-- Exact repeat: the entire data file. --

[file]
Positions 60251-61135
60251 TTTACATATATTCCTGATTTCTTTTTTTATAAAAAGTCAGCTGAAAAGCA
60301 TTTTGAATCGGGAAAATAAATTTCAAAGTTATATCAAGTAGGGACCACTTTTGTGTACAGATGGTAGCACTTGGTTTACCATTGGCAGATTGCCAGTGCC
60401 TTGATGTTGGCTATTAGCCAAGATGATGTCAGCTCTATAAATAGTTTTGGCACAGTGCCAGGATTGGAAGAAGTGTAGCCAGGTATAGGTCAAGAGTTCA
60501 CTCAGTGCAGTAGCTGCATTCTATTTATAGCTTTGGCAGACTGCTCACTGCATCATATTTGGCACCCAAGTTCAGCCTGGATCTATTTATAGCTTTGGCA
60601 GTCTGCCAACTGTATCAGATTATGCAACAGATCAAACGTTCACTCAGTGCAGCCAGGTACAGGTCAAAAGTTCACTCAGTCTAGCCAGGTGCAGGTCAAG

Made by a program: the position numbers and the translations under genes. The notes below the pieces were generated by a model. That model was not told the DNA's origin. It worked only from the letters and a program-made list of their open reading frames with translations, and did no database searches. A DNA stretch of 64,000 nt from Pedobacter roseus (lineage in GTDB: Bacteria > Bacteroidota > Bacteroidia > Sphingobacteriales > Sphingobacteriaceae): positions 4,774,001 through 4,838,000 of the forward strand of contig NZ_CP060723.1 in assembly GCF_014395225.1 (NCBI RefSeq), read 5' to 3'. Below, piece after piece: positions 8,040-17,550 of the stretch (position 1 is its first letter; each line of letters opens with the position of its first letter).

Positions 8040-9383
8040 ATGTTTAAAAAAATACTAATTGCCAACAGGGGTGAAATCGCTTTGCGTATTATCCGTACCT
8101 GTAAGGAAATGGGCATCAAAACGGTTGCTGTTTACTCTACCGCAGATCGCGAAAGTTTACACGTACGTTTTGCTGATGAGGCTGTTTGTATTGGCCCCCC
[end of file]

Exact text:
Positions 60251-61135
60251 TTTACATATATTCCTGATTTCTTTTTTTATAAAAAGTCAGCTGAAAAGCA
60301 TTTTGAATCGGGAAAATAAATTTCAAAGTTATATCAAGTAGGGACCACTTTTGTGTACAGATGGTAGCACTTGGTTTACCATTGGCAGATTGCCAGTGCC
60401 TTGATGTTGGCTATTAGCCAAGATGATGTCAGCTCTATAAATAGTTTTGGCACAGTGCCAGGATTGGAAGAAGTGTAGCCAGGTATAGGTCAAGAGTTCA
60501 CTCAGTGCAGTAGCTGCATTCTATTTATAGCTTTGGCAGACTGCTCACTGCATCATATTTGGCACCCAAGTTCAGCCTGGATCTATTTATAGCTTTGGCA
60601 GTCTGCCAACTGTATCAGATTATGCAACAGATCAAACGTTCACTCAGTGCAGCCAGGTACAGGTCAAAAGTTCACTCAGTCTAGCCAGGTGCAGGTCAAG

Made by a program: the position numbers and the translations under genes. The notes below the pieces were generated by a model. That model was not told the DNA's origin. It worked only from the letters and a program-made list of their open reading frames with translations, and did no database searches. A DNA stretch of 64,000 nt from Pedobacter roseus (lineage in GTDB: Bacteria > Bacteroidota > Bacteroidia > Sphingobacteriales > Sphingobacteriaceae): positions 4,774,001 through 4,838,000 of the forward strand of contig NZ_CP060723.1 in assembly GCF_014395225.1 (NCBI RefSeq), read 5' to 3'. Below, piece after piece: positions 8,040-17,550 of the stretch (position 1 is its first letter; each line of letters opens with the position of its first letter).

Positions 8040-9383
8040 ATGTTTAAAAAAATACTAATTGCCAACAGGGGTGAAATCGCTTTGCGTATTATCCGTACCT
8101 GTAAGGAAATGGGCATCAAAACGGTTGCTGTTTACTCTACCGCAGATCGCGAAAGTTTACACGTACGTTTTGCTGATGAGGCTGTTTGTATTGGCCCCCC